Global Retail   //   August 30, 2022

Why home goods brand Coyuchi is asking its customers to be investors

After 31 years in business, organic textiles brand Coyuchi is inviting customers to invest in its business with a new Regulation A offering that allows individuals to buy shares in the company along with new investors.

Shares start at $4.50 each, according to a circular provided by Manhattan Street Capital, the fundraising platform Coyuchi is using for the deal. The company aims to raise $20 million within a year.

Coyuchi hopes this move will help to grow its business with increased marketing, category expansions, additional retail locations, and push forward on B-to-B deals. But it also represents the novel ways that brands are looking to raise money at a time when traditional venture capital dollars are harder to come by for consumer brands.

Coycuhi, which launched with organic linens and has expanded to include towels, blankets, kitchen goods and apparel, saw 26% year-over-year net sales growth and $33.3 million in net sales in 2021. The company, which has a DTC arm, a single physical retail store and is found in several retailers such as Nordstrom, Wayfair and Anthropologie, reports 200,000 active customers and a 35% repeat purchase rate.

Eileen Mockus, president and CEO, told Modern Retail that while Coyuchi in the past has considered traditional opportunities — past venture fundraisings total $20 million — the goal with this offering was to democratize fundraising beyond bankers and “a limited clientele” that might typically get in on an IPO.

“This flips that on its head. It’s really going to consumers and fans directly,” she said. “We’ve had some really loyal customers over the years, and it’s a great way to share our growth with customers who made that possible.”

Mockus also said that there’s growing appetite among investors to support sustainable companies; with investor funds increasingly having ESG components tied to their portfolios.

“I think investors are increasing their demand for companies that are involved in environmental initiatives that will make a difference,” she said. “We’re really looking to leverage our position as leaders in the industry, as far as environmental impact goes, and see that as an opportunity to tie that into fundraising.”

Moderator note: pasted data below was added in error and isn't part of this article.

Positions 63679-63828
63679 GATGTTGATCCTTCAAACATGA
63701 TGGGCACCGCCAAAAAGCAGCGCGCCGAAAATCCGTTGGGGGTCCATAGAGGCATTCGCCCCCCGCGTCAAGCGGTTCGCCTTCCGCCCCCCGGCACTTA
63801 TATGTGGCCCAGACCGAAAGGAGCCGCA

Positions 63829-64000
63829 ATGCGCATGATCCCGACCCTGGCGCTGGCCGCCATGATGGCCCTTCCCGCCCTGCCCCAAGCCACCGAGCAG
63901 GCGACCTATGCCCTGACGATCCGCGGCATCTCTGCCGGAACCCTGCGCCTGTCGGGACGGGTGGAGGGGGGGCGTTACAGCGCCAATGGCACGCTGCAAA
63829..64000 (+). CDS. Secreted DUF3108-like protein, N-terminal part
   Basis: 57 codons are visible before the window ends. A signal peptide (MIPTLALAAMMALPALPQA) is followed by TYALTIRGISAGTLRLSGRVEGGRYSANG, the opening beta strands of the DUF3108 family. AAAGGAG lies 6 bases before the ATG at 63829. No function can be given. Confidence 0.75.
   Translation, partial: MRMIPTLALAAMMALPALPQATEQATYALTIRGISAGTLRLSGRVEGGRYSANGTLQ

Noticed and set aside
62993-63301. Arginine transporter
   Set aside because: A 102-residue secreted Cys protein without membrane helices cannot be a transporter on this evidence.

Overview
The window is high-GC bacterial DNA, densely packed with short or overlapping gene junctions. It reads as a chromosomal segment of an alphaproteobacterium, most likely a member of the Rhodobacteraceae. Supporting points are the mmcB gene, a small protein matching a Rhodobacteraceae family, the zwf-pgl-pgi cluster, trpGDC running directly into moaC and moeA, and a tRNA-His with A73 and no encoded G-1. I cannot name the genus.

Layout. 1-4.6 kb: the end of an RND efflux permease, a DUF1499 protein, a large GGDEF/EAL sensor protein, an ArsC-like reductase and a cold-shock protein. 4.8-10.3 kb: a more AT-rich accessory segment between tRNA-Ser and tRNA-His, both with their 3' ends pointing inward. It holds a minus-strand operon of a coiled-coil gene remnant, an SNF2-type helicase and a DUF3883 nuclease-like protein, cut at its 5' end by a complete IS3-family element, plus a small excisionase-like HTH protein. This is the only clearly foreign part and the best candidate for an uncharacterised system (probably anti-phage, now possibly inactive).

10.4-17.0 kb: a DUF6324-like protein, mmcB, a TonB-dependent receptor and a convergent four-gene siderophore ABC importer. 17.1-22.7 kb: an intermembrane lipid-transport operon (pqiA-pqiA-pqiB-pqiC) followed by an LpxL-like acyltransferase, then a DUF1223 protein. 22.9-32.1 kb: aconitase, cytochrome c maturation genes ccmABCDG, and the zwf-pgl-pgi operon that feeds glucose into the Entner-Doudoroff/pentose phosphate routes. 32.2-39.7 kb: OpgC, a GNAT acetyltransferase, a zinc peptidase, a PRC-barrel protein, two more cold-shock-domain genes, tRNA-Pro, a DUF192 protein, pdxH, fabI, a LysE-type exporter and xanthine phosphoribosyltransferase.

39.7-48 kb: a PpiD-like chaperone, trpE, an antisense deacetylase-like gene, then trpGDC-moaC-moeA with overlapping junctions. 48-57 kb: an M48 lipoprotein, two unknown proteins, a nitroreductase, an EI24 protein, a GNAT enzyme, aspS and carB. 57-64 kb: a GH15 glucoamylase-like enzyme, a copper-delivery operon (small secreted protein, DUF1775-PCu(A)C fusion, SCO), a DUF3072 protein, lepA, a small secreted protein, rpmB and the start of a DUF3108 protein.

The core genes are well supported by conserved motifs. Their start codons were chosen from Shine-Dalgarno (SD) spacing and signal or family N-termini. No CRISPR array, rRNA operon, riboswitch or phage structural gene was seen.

Each investment can come with certain perks: those who invest a minimum of $450 receive a custom gift, early access to promotions, free shipping and complimentary consultations. Those who invest $5,000 or more also receive a $400 product credit, while those who put in $10,000 or more get a $1,000 product credit. Coyuchi plans to spread the word about its new offerings with emails to customers as well as a new “Invest” page on their website that spells out the parameters.

Beyond Coyuchi’s loyal fans, Mockus said potential investors may be those who are particularly interested in supporting companies that want to do business with sustainability at the forefront. Coyuchi aims to be carbon neutral by 2025 and carbon positive by 2030, and it also runs a resale program called 2nd Home that sells renewed secondhand products. Items that can’t be renewed are turned into recycled fiber.

Mockus also pointed to the strength of Coyuchi’s fair trade supply chain; one of its organic cotton sources is the Chetna Organic farming cooperative, which supports more than 15,000 farming families.

“That’s tied to being able to create demand for organic cotton and sustainable products in the U.S. market,” Mockus said. “I see that relationship as being so compelling for a reason to invest in a business like Coyuchi.”

Arjun Kapur, CEO of Forecast Labs, a startup studio that’s part of Comcast/NBC Universal, said that brands are increasingly looking for alternatives to traditional venture capital, with funds moving toward up-and-coming areas that have the potential to see big returns, like telemedicine, rather than consumer goods and DTC brands.

“People are not just investing in certain sectors at the moment,” he said.  “When you find yourself building a business in a sector that’s not in vogue anymore, you have to find alternative sources of capital.”

For the business on the receiving end of an alternative offering, the logistics of having hundreds or even thousands of individual small-scale investors can be cumbersome. Individuals may not know the ins and outs that come with being a shareholder of a private company like taxation rules.

But from a customer perspective, it creates stickiness with loyal fans of the brand who have more of an incentive to keep shopping there — and in turn, this can benefit the company, Kapur said.

“It’s a lot of management, but at the end of the day, cash is cash,” he said. “If you have a really evangelical group of customers, you can do that, it’ll help you raise money and you’ll get capital.”